10 things you need to know this morning in Australia

10 things you need to know this morning in Australia
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Morning all. Welcome to Tuesday.

Victorians are set to find out if they’ll come out of lockdown today. Expect the five-kilometre travel limit to go and schools and gyms to reopen, mask mandates, home visitation limits and tough restrictions on hospitality businesses to remain. There were 10 new cases announced this morning, all linked to the current outbreak. Adelaide’s lockdown is also looking good to end tonight as well, to be replaced with strict restrictions.

Young people are driving transmission in Sydney’s COVID-19 outbreak, and the NSW Government is refocusing its vaccine effort on critical workers under 40. A unit block in Sydney’s west is in total lockdown after multiple residents tested positive to COVID-19. The state recorded 145 new locally acquired cases yesterday. A number of new exposure sites have also been released:

Remember Novavax, the vaccine that was supposed to be one of our weapons in the fight to get Australia vaccinated by the end of the year? The Guardian reports that 51 million doses of the shot originally due to arrive in the second half of this year are now not expected until 2022. On Monday, Health Minister Greg Hunt said the government had always considered Novavax as a “backup” – a change in rhetoric from earlier in the year.

The latest CoreLogic data shows Australia’s property market is firing on all cylinders, mirroring the last price peak seen four years ago. Back then, the heat in the market was enough to force regulator APRA to make a move, restricting the flow of credit and putting an end to soaring prices. Regulators are expected to make similar moves this time if the market doesn’t slow down of its own accord, as lending growth runs away and prices break record highs.

Australian swimmer Ariarne Titmus beat American Katie Ledecky – widely considered among the best swimmers on the planet – to win gold in the 400m women’s freestyle. “I can’t believe it. I’m trying to contain my emotions,” Titmus said. “This past year I don’t know whether it’s gone fast or slow, but to get here was a relief. To come here and do the job, I’m over the moon.” Titmus’ victory handed Australia its second gold medal of the Games.

Australia’s arts and entertainment sector “will not be in a position to reboot” following the loss of jobs in the past 18 months without massive government investment, a new report warns. Commissioned by peak arts body the MEAA, the report examined the impact of government funding to support the industry during the pandemic. “The absence of widespread, long-term government support” had prevented the sector from returning to pre-pandemic conditions, the report found.

Job ads that included the choice to work from home tripled in the first five months of this year, according to newly released data from LinkedIn. The spike is a signal the remote and flexible work forced on companies by the pandemic are likely to persist, Matt Tindale, managing director for LinkedIn Australia and New Zealand told Business Insider Australia. Tindale said allowances for flexible work were now extending to even graduate and entry level jobs.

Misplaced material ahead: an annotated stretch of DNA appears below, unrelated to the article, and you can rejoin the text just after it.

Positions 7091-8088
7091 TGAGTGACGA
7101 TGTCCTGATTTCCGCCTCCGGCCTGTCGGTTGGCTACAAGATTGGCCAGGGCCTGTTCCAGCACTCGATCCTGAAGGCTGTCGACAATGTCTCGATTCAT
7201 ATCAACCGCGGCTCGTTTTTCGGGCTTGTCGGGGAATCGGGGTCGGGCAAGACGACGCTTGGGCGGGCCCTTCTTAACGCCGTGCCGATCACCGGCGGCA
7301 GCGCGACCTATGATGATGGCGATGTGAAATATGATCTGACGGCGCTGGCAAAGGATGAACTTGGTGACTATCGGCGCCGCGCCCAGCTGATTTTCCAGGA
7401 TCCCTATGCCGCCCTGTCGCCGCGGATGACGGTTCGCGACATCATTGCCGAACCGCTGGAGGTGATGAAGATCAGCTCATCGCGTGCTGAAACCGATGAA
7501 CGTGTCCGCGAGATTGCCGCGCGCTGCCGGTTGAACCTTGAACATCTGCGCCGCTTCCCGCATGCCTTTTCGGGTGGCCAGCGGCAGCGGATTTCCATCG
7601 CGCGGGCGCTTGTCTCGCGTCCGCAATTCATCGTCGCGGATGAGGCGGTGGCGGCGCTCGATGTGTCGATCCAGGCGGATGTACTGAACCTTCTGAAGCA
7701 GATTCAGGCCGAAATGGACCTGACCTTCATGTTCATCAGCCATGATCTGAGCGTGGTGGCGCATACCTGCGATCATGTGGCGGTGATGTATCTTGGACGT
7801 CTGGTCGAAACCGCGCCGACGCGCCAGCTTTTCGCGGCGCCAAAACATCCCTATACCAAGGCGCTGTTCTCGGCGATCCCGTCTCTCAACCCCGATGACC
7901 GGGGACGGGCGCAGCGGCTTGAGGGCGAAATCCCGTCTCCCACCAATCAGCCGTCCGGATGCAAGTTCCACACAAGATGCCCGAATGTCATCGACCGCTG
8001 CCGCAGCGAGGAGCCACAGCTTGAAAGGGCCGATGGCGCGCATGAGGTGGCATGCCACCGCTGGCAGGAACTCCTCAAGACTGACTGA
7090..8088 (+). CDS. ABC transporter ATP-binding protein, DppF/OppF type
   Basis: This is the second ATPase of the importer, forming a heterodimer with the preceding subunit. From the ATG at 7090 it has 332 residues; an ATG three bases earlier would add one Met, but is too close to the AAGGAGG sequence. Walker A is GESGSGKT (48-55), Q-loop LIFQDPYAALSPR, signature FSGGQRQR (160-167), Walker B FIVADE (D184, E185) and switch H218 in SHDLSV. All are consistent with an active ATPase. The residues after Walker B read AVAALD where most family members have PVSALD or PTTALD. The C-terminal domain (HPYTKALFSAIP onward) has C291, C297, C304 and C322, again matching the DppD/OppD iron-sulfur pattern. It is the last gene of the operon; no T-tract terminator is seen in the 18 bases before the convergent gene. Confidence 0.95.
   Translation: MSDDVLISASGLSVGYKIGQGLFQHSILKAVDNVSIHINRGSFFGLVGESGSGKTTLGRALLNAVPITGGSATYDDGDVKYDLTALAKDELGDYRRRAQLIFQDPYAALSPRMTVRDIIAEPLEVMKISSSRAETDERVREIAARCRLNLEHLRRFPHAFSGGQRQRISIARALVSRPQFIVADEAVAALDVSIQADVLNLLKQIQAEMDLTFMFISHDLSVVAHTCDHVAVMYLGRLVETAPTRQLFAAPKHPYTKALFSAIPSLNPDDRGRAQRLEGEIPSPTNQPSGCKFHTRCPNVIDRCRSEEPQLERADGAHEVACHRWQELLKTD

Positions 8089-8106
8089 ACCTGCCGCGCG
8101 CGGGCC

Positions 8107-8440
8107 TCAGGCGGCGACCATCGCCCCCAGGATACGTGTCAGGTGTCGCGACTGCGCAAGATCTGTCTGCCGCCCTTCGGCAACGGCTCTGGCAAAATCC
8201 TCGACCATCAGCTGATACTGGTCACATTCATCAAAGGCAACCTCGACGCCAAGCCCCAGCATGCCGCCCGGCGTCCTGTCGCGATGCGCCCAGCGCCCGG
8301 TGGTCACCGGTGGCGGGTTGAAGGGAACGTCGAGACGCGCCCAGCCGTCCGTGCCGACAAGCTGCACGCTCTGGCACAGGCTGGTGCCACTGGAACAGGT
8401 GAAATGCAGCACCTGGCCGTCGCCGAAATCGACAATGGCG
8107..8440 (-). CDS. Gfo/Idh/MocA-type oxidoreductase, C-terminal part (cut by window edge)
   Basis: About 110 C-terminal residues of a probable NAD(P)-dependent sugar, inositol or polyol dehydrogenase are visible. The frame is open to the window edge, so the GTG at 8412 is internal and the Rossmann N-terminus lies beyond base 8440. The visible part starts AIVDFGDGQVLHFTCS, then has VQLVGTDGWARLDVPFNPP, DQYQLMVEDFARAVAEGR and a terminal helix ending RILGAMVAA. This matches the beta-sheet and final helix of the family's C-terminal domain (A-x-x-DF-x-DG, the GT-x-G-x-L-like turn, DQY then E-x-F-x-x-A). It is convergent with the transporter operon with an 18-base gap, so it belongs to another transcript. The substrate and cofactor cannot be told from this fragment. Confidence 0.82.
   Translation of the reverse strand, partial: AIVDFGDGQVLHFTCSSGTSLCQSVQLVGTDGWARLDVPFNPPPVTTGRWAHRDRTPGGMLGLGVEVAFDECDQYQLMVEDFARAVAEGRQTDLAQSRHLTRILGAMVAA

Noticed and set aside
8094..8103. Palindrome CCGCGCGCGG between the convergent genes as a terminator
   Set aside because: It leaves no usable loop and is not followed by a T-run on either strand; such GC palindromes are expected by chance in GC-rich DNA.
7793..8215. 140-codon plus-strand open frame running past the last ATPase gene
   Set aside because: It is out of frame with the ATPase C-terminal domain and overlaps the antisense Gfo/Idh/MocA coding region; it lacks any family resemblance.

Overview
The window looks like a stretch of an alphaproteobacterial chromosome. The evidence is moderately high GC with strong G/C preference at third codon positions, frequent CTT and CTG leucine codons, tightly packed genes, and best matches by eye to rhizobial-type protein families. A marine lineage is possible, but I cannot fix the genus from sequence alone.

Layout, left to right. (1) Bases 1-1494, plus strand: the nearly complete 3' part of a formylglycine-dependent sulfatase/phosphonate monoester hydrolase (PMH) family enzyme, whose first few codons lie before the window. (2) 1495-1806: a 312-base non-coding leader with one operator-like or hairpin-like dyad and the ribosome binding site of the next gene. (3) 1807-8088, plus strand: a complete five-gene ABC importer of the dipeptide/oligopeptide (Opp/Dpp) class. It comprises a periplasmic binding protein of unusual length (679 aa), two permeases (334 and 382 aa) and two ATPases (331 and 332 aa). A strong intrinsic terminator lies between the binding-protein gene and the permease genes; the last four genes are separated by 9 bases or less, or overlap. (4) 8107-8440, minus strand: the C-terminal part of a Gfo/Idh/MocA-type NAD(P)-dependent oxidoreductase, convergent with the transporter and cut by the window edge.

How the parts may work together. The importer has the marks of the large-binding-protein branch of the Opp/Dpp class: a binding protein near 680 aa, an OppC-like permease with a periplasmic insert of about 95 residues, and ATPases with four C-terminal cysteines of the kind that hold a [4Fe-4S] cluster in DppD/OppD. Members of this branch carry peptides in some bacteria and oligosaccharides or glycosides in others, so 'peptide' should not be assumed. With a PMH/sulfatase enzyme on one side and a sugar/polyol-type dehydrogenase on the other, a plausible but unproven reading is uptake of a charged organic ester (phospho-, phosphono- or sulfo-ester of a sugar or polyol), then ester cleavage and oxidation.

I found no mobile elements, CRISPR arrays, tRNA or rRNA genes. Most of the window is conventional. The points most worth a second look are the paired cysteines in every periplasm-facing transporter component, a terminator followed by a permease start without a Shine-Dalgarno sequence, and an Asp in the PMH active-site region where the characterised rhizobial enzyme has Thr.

Australia’s Gen Z shoppers have the highest ethical fashion consumption index score of any age cohort, a new report states. Baby boomers and older Australians generally ranked lowest, according to the 2021 Baptist World Aid Australian Ethical Consumption Report. The findings suggest major manufacturers and retailers will need to adjust their practices to keep up with changing tastes and ethical mores.

Tesla reported its earnings for the second quarter of 2021 on Monday afternoon. In short, it looks pretty good for the electric car maker, as it crushed Wall Street’s expectations for revenue and profit. The company largely managed to escape the worst effects of a global semiconductor shortage straining the industry. It’s also the first quarter that Tesla turned a profit even without counting sales of zero-emission credits to other automakers, a revenue source it has historically relied on to stay in the black.

Because of increasing Delta variant COVID-19 cases, the US won’t lift its travel restrictions, an official told Reuters. The US bars most noncitizens who were in areas including China, Iran, Brazil, South Africa, India, the UK, Ireland, and the European Schengen Area in the previous 14 days. Cases are increasing in the US, especially among unvaccinated people, health officials say.

BONUS ITEM

Interesting read here on tobacco giant Philip Morris International planning to stop selling cigarettes in the UK in the next 10 years, with its CEO actively calling for a ban. This isn’t a moment of moral clarity, obviously – they simply see a future (and big dollar signs) in smokeless products like vapes and e-cigs.